This finding is promising, since education in our population is something we have the capacity to modify. The advantages to raising population-wide, average educational attainment are diverse and compelling, but that much more so if reducing the lifetime risk of dementia is in the mix. But, this finding is concerning as well. A shift in social priorities away from investments in education and the reduction in disparities that prevail in that area could certainly threaten to reverse the favorable trend.
The paper notes other associations of interest, if not of entirely obvious meaning. Rates of diabetes, heart disease, and obesity were higher, not lower, in the more recent cohort; rates of dementia were lower despite these liabilities, as was the rate of impaired daily function. This might be testimony to the power of modern medical treatment. Newer, better drugs and procedures do very little to prevent cardiometabolic risk factors or the diseases associated with them, but do defend robustly against their dire complications, such as heart attack, stroke, premature death, and perhaps- dementia.
Ironically, this paper is almost entirely silent on the topic long known to have the greatest potential to prevent dementia, namely: lifestyle. The word itself does not appear in the paper at all. Exactly one line in the discussion refers to diet and physical activity, in parentheses, when the authors note that: “Higher levels of educational attainment are also associated with health behaviors (e.g., physical activity, diet, and smoking)… which may play a role in decreasing lifetime dementia risk.”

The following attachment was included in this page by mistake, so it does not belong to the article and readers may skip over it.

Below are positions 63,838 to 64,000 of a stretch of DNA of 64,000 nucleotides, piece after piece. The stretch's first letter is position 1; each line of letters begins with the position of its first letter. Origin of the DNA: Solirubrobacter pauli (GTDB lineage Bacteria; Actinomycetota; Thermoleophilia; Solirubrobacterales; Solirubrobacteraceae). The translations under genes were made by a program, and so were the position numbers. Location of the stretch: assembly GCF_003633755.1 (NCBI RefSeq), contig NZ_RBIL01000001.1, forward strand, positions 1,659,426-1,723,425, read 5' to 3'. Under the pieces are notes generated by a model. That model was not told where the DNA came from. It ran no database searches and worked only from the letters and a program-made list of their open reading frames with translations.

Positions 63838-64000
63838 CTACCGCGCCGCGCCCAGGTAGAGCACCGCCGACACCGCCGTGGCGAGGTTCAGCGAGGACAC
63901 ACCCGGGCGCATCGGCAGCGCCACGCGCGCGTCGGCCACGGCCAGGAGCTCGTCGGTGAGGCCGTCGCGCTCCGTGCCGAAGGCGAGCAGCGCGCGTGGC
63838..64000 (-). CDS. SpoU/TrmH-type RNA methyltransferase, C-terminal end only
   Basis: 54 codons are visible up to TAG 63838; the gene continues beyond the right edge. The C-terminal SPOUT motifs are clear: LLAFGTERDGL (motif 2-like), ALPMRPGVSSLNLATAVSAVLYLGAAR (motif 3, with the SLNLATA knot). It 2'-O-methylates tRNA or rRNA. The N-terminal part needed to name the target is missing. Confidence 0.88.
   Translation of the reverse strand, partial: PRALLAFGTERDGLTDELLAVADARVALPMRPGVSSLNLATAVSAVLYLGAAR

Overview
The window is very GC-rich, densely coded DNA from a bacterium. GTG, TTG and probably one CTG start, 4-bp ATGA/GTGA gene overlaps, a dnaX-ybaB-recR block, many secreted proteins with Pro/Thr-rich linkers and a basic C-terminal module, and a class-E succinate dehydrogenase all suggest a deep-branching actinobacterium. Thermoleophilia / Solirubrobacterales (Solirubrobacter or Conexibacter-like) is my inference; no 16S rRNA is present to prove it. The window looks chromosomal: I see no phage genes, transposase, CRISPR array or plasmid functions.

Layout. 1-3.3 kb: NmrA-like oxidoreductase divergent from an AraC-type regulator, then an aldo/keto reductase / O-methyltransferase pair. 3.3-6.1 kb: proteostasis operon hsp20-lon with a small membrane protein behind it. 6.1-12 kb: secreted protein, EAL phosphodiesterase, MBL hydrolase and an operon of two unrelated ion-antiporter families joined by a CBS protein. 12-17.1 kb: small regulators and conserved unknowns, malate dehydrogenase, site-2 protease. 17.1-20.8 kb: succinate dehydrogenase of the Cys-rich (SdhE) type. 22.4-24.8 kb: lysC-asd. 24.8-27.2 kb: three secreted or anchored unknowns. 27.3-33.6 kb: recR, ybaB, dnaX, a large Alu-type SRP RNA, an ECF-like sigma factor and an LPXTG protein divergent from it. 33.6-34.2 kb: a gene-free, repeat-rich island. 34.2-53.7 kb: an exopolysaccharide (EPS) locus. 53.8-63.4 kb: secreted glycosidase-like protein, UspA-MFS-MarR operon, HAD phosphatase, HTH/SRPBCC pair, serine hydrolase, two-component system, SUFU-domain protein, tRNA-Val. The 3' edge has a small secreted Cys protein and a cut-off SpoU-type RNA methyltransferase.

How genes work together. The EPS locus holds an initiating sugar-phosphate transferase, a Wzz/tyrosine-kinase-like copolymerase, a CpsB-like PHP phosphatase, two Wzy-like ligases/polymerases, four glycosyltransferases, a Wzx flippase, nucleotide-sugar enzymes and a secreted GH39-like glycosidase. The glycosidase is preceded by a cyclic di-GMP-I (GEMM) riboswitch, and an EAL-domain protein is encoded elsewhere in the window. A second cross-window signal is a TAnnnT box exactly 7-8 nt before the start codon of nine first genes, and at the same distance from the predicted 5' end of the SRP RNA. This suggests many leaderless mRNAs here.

Dementia of the Alzheimer’s type, and related vascular dementia, are generally regarded as close cousins to cardiovascular disease, and/or type 2 diabetes. Such dementia has even been called “type 3 diabetes,” referring to preferential, adverse effects of insulin resistance on the brain. Both heart disease and type 2 diabetes are overwhelmingly preventable with lifestyle. This is established by a vast aggregation of diverse research; is reflected in the health status of the world’s Blue Zone populations; and is further validated by the results of intervention at the level of a whole population over a span of decades.
The new study leaves us, as research so often does, with more questions than answers. But we may gratefully imbibe the dose of good news, even as we work to know just where it came from, and how we might go from a cup half full, to one full to the brim.
For now, though, we do know that risk factors for dementia are much the same as those for type 2 diabetes and heart disease, which in turn we know how to prevent with lifestyle. We could do a world of good for bodies and minds alike by persuading hearts and minds around the world to put to full use at long last knowledge we have long had about the primacy of lifestyle.
David L. Katz, MD, MPH, FACPM, FACP, FACLM, is the Founding Director (1998) of Yale University’s Yale-Griffin Prevention Research Center, and current President of the American College of Lifestyle Medicine. He has published roughly 200 scientific articles and textbook chapters, and 15 books to date, including multiple editions of leading textbooks in both preventive medicine, and nutrition. He has made important contributions in the areas of lifestyle interventions for health promotion; nutrient profiling; behavior modification; holistic care; and evidence-based medicine. David earned his BA degree from Dartmouth College (1984); his MD from the Albert Einstein College of Medicine (1988); and his MPH from the Yale University School of Public Health (1993). He completed sequential residency training in Internal Medicine, and Preventive Medicine/Public Health. He is a two-time diplomate of the American Board of Internal Medicine, and a board-certified specialist in Preventive Medicine/Public Health. He has received two Honorary Doctorates.